Tactics to Catch Mayfly-Eating Walleye

Posted by  Monday, June 02 2014 3:00 pm
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TacticsMayflyEatingWalleye blogMayfly nymphs are an important part of a walleye's diet during certain times in spring and summer. They eat nymphs living in mud, silt and sand bottoms of flats and bays, but they will also follow nymphs as they ascend to the surface to spread their wings, as it were. Here are some ways to mimic these morsels and put fish in the net.

A 3/32-, 1/8- or 3/16-ounce marabou or bucktail jig in black, brown, tan or olive are great choices when walleye are grazing on nymphs on bottom. A 2- to 3-inch leech, grub, finesse worm or Lindy Watsit Jig are other options. Tipping with a piece of worm or scent-loaded soft-bait helps stimulate strikes.

Use jiggles and nudges of the rod while swimming the jig along bottom. Keep it subtle and add lots of pauses. Vertical jigging also works. When nymphs are rising to the surface, start with the jig on bottom, then slowly swim and twitch it upwards. A small spinner rig tipped with a piece of worm also works for this up-swimming retrieve.

The above jigs also work under a slip float. Depth precision is critical to get fickle fish to chew with this approach. Note the depth of fish signals on your electronics and rig-up accordingly. Cast the float and work it back with short twitches, so the bait lazily rises, then drops. Sometimes soaking a piece of a worm or a leech and letting a lake's ripple dance the float is all that's needed.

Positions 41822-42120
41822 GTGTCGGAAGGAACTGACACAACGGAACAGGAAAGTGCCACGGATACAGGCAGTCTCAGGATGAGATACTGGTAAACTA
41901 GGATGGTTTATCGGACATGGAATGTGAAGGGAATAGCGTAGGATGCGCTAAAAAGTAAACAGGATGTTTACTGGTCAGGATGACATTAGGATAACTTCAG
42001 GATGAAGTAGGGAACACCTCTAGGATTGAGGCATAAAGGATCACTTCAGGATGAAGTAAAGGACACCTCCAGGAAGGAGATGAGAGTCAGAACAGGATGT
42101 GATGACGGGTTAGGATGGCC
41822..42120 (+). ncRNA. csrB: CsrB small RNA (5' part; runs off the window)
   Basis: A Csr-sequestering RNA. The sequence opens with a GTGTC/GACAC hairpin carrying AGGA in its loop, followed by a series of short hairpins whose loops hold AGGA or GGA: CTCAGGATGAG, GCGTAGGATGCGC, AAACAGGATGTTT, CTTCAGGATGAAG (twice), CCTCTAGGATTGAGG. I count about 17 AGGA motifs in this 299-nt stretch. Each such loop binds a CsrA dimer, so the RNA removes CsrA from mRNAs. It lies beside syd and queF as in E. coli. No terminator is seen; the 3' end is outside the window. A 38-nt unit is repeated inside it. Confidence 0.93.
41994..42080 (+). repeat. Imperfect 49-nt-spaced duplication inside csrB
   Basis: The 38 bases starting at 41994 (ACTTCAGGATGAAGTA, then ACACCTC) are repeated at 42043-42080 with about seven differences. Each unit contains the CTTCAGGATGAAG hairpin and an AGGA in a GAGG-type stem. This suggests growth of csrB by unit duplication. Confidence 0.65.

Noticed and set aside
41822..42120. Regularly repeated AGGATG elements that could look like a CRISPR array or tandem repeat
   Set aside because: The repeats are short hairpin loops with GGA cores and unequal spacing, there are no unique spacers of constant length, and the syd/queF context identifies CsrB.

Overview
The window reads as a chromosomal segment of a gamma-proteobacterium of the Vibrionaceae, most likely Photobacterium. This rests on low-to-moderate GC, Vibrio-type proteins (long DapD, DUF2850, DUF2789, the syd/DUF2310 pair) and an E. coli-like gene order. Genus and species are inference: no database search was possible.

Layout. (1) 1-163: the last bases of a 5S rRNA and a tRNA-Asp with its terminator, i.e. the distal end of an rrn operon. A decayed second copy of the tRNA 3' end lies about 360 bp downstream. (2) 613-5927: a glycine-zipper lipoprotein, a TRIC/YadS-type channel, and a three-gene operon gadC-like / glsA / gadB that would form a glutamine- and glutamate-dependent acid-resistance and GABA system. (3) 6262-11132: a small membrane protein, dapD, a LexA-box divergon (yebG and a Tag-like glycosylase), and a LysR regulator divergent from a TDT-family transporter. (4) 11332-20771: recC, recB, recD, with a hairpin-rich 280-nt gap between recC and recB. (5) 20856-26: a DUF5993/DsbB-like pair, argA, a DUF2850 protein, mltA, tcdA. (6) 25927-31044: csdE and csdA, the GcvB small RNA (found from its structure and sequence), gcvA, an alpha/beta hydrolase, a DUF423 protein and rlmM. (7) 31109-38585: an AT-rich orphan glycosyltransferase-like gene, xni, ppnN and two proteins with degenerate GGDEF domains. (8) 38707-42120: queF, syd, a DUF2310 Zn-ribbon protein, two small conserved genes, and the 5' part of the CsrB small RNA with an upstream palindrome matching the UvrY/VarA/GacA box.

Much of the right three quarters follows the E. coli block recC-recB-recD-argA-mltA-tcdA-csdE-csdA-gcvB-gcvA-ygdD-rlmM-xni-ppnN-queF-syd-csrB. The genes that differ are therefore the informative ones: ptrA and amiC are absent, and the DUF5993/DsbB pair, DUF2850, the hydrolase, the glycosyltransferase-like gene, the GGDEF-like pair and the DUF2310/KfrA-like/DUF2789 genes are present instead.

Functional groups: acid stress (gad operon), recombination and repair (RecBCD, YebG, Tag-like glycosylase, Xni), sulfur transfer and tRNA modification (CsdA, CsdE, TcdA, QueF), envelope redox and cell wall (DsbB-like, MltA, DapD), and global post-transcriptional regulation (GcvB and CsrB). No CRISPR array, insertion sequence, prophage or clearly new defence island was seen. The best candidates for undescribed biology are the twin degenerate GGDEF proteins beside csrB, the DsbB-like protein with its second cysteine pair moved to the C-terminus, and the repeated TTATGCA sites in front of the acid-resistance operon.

Bottom bouncing a Slow-Death rig on a three to 6-foot lead is another tactic. It consists of a 1- to 1.5-inch piece of a nightcrawler or artificial worm threaded on a Mustad Slow-Death hook, Tru-Turn Aberdeen hook, Trokar Re-volve or Fin-Tech Slo-D Tech Rig. Specialty slow-death hooks cause the worm to corkscrew through the water, an action somewhat akin to a swimming nymph. As the name suggests, it's a deadly presentation. Be sure to try it.

Several anglers I know swear by casting and slowly retrieving a small, floating jointed minnowbait when walleye are gobbling nymphs near the surface and around weeds. The segmented lure's wiggling action fakes a swimming nymph to a certain degree. Brown and green paint patterns are recommended to replicate nymph coloration.

Use your most sensitive rod combos when fishing these rigs as walleye nymph-hits tend to be light.

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Tim Allard
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Tim Allard hails from Ottawa, Ontario, Canada. He's a full-time outdoor journalist and author and photographer of the multi-award winning book, "Ice Fishing - The Ultimate Guide" (2010), which is also available in French under the title, "Pêche sur glace". Tim regularly contributs to numerous North American print and online publications. For more information visit www.timallard.ca.

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